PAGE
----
As a result, we referred to survivors as “the fourth emergency service” and “zero responders”. In fact, the same point is recognised in the government’s own guidance on community resilience, which refers to crowds as “communities of circumstance, whereby people are unlikely to have the same interests or come from the same geographical area but may form a community in the aftermath of an event”.
The term “resilience” is often taken as a conservative concept, and the metaphor of “bouncing back” can reinforce this view, as the focus is on accepting the status quo and adjusting to the adverse situations that individuals and communities can find themselves in. But a better metaphor might be the ability to “bounce forward”, as it suggests that something new can arise from the event.
It was notable that it was a new collective identity which emerged among many survivors – not the maintenance of an existing one. Some survivors used this shared identity that emerged from 7/7 as a basis for a mutual support group and to campaign for the government to recognise their needs.
Some are commemorating the tenth anniversary of 7/7 by asking Londoners to get off public transport a stop early and walk together to work. We think this can also serve as a reminder of the spontaneous way in which Londoners came together on that terrible day. But the spontaneous formation of crowds can also highlight a potential problem for those in authority. While emergency planners may need crowds and other informal groups, they also sometimes fear them because of their potential to organise autonomously.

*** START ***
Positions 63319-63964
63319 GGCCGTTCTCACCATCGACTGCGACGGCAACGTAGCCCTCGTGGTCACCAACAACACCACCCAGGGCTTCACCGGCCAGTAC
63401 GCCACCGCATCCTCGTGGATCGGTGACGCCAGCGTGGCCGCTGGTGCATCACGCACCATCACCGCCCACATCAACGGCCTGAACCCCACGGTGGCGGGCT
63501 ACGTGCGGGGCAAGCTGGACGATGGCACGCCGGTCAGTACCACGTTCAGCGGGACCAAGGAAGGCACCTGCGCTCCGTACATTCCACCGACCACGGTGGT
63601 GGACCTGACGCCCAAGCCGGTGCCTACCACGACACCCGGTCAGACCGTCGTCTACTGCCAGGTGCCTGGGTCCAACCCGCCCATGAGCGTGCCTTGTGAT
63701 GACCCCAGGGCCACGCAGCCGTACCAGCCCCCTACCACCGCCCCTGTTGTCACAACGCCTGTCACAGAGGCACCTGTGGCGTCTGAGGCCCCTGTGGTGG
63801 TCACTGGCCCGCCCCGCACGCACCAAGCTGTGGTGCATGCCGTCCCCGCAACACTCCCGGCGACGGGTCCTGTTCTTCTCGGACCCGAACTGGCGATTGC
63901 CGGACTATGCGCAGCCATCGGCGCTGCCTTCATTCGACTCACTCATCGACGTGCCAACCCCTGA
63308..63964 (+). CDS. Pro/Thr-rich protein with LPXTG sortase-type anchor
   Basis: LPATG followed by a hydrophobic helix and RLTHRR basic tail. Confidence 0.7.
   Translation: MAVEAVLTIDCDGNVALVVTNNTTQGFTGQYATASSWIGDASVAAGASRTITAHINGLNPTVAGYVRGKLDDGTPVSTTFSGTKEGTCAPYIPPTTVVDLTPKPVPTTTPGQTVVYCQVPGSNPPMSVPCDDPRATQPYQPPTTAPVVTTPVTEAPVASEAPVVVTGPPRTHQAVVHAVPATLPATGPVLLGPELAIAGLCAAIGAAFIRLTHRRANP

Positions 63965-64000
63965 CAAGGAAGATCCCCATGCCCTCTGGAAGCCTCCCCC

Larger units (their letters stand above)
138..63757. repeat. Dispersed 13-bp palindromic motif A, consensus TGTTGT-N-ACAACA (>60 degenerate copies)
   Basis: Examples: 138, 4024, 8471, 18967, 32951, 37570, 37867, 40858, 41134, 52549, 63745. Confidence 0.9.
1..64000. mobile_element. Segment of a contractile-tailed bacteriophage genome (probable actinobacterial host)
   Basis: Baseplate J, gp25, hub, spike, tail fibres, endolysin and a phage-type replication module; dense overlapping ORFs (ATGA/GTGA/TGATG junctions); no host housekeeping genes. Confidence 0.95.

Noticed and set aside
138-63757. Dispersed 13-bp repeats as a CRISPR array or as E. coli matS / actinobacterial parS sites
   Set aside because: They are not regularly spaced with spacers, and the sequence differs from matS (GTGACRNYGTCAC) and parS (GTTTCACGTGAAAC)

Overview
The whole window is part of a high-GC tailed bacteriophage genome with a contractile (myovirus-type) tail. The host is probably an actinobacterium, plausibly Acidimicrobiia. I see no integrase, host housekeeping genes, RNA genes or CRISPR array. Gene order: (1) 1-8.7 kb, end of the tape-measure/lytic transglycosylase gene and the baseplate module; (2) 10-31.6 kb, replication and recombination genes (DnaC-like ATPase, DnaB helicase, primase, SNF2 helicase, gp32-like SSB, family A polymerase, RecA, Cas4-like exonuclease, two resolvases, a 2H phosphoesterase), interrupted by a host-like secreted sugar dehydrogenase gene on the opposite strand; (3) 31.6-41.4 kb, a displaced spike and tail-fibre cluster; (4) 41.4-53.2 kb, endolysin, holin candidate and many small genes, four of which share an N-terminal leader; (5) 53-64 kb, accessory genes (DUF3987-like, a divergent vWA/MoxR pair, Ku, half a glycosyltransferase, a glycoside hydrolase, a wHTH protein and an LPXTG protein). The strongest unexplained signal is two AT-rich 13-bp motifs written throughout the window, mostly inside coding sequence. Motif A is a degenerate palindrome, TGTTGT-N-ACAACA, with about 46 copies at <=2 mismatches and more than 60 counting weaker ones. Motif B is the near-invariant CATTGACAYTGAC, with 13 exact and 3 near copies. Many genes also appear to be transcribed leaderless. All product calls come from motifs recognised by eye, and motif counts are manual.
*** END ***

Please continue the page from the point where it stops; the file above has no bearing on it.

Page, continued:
The same capacities that are the basis of collective resilience – capacities such as mutual social support based on a shared social identity – are also the basis of collective empowerment. These autonomous groups may have the power to make demands on the government – or to demonstrate that the government is redundant.
For example, in Rachel Solnit’s description of the emergent communities that came together in response to such disasters as the 1906 San Francisco earthquake and Hurricane Katrina in 2005, it is clear that they were often treated as a potential threat. At times, these crowds were ruthlessly suppressed by the National Guard, which entered the disaster zones to “restore order”.
Crowds can form communities, and it’s right that they’re increasingly seen as potential partners in emergency planning. But there is still a deep-seated unease towards them in the corridors of power. As we have argued elsewhere, we believe that society has some way to go, before it will overcome its fear of the crowd. Surely, the anniversary of 7/7 is a time for such reflection.
The research mentioned in this article was funded by a grant from the Economic and Social Research Council, awarded to John Drury.
John Drury received funding from the Economic and Social Research Council for the research mentioned in this article.
Authors: The Conversation